Editor's note: Dean Obeidallah, a former attorney, is a political comedian and frequent commentator on various TV networks including CNN. He is the editor of the politics blog The Dean's Report and co-host of a new CNN podcast "The Big Three" that looks at the top three stories of the week. Follow him on Twitter @deanofcomedy.
(CNN) -- "Terrorists use Guantanamo Bay prison to recruit new members." Aasif Mandvi, "The Daily Show's" senior correspondent, passionately made this argument as our first guest ever on the weekly CNN podcast "The Big Three." Mandvi thinks it's time to close Guantanamo Bay now -- and I couldn't agree with him more.
President Obama brought this issue back to the forefront when he renewed his call to close the prison facility. Obama explained at his press conference on Tuesday: "It is critical for us to understand that Guantanamo is not necessary to keep America safe. ... It hurts us in terms of our international standing. It is a recruiting tool for extremists."
Mandvi echoed President Obama's sentiments that the United States cannot simply hold people indefinitely without affording them the opportunity to answer the charges against them. "Why can't we try these prisoners in court? We have done that with other terrorists like Timothy McVeigh," Mandvi said.
Mandvi, who appeared in the Off-Broadway play, "Guantanamo," and can be seen in the soon-to-be-released comedy film, "The Internship," spoke about his discussion with the father of a Guantanamo detainee. The father made a simple plea to Mandvi: "Try my son in court, and if you find him guilty of being a terrorist, execute him. If not, then let him go."
There are 166 prisoners in the prison. Eighty-six of them have been cleared for release by our government but have still not been set free.
Many of these prisoners are on a hunger strike to protest their indefinite detention. In response, prison officials are force-feeding them by inserting tubes through their nasal passages, a practice that the U.N. Human Rights Office declared as torture.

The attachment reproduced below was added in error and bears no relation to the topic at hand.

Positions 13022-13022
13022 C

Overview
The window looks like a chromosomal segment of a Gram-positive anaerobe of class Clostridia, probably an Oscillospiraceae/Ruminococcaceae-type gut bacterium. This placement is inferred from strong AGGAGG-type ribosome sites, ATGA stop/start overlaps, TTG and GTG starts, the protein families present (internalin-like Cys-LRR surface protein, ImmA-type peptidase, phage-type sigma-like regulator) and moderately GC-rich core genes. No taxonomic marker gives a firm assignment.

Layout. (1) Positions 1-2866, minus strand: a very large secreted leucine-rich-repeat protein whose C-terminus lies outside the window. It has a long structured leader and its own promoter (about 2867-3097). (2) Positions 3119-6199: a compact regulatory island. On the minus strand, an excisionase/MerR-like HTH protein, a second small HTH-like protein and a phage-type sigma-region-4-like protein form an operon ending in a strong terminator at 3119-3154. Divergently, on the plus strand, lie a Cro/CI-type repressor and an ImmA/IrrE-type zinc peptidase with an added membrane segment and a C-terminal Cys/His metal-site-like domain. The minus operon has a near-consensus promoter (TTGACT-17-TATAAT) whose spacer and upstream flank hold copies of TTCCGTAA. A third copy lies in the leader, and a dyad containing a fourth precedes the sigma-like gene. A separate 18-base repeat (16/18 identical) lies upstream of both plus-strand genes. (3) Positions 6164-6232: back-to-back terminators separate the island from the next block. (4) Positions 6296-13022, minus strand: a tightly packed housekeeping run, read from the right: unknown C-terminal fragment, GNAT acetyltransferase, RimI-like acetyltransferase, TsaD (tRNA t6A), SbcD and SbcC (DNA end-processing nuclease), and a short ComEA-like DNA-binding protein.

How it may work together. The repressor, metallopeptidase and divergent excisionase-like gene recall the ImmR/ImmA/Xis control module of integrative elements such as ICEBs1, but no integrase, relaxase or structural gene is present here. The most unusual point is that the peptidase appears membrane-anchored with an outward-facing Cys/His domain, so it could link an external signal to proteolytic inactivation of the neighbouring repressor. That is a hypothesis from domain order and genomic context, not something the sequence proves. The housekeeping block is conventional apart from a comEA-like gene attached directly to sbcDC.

Should the U.S. government close Gitmo and put the prisoners not cleared for release on trial? That's the first issue in this week's episode of "The Big Three," which features CNN contributors Margaret Hoover, John Avlon and me.
Here is a brief summary of the big three issues we took on:
1. Guantanamo Bay Prison -- close it now? Our guest, Mandvi, emphatically argued yes. Hoover noted that more than 40 of the prisoners have been deemed too violent to ever be released. Avlon expressed concerns that national security secrets could be released if these prisoners were tried in open court.
2. Is Jason Collins, the NBA player who came out of the closet, the Jackie Robinson of gay athletes? While all three of us applauded Collins' courage in coming out, we disagreed over its significance when compared to Jackie Robinson. Avlon argued that Robinson was far more important because racism was a much more polarizing issue at the time and also, Robinson was a far superior athlete. We all agreed, though some of the criticism Collins received makes it clear the fight to end homophobia still has a long way to go.
3. Who will voters pick in the congressional special election in South Carolina next week? Mark Sanford, a Republican former governor who famously cheated on his wife by sneaking off to Argentina, or Elizabeth Colbert Busch, a liberal-ish Democrat who is the sister of Comedy Central's Stephen Colbert?
Avlon was the moderator of a recent debate between Sanford and Busch. Some were shocked that Busch brought up Sanford's past affair. I'm not shocked. In fact, I think it tells us a great deal about Sanford's character. Avlon argued that many have forgiven Bill Clinton for his escapades, why shouldn't Sanford get a second chance? Hoover noted that the demographics of the district are becoming moderate, which can help Busch win the May 7 election.
We would love to hear your thoughts on these issues. To listen to this episode, click on the Soundcloud audio player on this page. Or you can find us on iTunes.
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The opinions expressed in this commentary are solely those of Dean Obeidallah.